As you are strolling through the greenhouses and garden centers this spring, you are probably grabbing some annual plants to brighten up your home. As you collect all of these beautiful plants, you may become overwhelmed by those impulsive buys. Have no fear! Annual planting is a fun way to use your creativity, and if you don’t like the arrangements, you can start over next year.

Remember that annual plants are “disposable” because we plant them every year.  Annuals are a group of usually tender herbaceous plants that cannot survive our winters here in Wisconsin.  Annual plants are grown and chosen for their show-stopping blooms, unique foliage, and vigor.  We have a very short growing season in summer and we want to make the most of it.  Annuals are a great addition to border plantings, vegetable gardens, and containers. A lot of annual plants are from the tropical origin and can be brought in as houseplants over the winter. Examples of these include Hibiscus, Cordyline, Passion Flowers, Mandevilla, Bougainvilla, Dracaena, succulents, cacti, and more! monk annual planting blog

When creating annual containers or plantings, here are a couple of rules of thumb to follow.  Wait to plant outdoor containers and garden beds until the risk of hard frost has left the area.  Memorial Day is usually a great indicator for safe planting.  It is ok to start planting earlier, but the weather may be unpredictable, and it may become a hassle to make sure your plants aren’t freezing at night. For containers, you will want to use fresh soil every year to give the plants ample nutrients and water-holding capacity.  Use a potting mix with peat, perlite, vermiculite, and coir because it will be light for transporting the pots and it will benefit your plants throughout the summer. For garden beds, make sure the area has been cultivated with hand tools or a tiller because you want nice soil contact with the roots and a weed-free zone. When figuring out the placement of your plants, look at the plant labels, and see how big each variety will get.  You want to put larger varieties towards the back and move smaller ones towards the front.  You do not want to overcrowd your annuals at the beginning of the season because they will shade out others that may die out.  When creating containers, remember to include a thriller filler and a spiller to keep the eye of the viewer moving throughout the container. By creating different heights and depths in your arrangement, it will be more appealing to the viewer.  A great way to remember this design concept is to use a “thriller, filler, and a spiller” in each container or planting.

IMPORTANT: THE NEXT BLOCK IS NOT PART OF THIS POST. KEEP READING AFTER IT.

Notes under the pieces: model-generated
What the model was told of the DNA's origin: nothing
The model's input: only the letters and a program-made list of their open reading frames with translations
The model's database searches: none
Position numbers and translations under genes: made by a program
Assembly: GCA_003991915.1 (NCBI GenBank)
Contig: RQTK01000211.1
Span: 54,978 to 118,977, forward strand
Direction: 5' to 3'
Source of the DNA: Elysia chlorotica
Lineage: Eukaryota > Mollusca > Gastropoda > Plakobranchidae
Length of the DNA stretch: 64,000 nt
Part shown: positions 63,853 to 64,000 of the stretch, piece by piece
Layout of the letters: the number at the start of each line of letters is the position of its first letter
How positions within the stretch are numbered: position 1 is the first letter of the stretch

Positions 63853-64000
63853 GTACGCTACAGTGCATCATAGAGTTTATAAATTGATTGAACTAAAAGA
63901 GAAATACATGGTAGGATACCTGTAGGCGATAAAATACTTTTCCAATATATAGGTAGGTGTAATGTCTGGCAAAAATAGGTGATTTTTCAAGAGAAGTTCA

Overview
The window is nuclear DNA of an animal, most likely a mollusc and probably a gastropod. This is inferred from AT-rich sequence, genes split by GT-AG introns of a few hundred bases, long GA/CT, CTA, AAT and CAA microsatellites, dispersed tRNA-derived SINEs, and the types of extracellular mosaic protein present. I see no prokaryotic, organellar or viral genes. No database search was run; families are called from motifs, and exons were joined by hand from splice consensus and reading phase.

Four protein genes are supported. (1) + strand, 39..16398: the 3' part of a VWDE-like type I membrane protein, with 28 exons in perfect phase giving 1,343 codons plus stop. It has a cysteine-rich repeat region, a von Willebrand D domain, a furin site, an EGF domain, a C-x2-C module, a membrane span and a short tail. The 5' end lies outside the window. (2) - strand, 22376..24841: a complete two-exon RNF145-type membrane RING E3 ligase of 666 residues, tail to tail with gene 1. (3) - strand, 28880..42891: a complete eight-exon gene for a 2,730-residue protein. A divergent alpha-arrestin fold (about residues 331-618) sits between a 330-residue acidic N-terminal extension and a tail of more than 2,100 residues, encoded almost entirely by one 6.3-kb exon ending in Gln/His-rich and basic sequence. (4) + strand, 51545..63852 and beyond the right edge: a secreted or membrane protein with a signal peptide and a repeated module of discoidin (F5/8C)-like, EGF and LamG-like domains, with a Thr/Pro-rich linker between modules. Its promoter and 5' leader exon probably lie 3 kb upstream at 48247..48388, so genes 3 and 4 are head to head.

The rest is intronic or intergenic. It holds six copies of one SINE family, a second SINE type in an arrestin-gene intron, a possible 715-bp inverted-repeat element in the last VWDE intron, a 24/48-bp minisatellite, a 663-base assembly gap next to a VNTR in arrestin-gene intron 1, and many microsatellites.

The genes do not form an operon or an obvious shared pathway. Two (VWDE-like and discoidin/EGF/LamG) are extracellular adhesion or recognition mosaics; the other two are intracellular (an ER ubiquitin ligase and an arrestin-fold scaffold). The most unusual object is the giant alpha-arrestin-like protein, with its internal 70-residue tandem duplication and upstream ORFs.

Annual plant care can be a little tedious in the middle of summer because they are water lovers.  The tender plant shoots can suck up and expire a lot of water during the day to stay cool. Watering in the morning will give the plants enough water to sustain themselves during the warmest parts of the day.  Supplemental watering may be necessary during the evening if the day was especially windy or warm.  Annuals are usually very forgiving, and they will tell you when they are thirsty.  Herbaceous plants “flag” or start to droop when they need water.  Don’t let them flag for too long because they could go beyond their permanent wilting point.  At this point, the plant doesn’t bounce back and will become crispy. You can also boost your annuals by fertilizing every 7-14 days with a well-balanced fertilizer.  A common annual fertilizer usually ranges from 8-8-8 to 12-12-12 (Nitrogen-Phosphorous-Potassium).

Have fun creating your containers and planting your beds.  Try something new this year! There are so many new annual varieties introduced to the market every year.  Add annuals to any area that needs a pop of color. Happy shopping!

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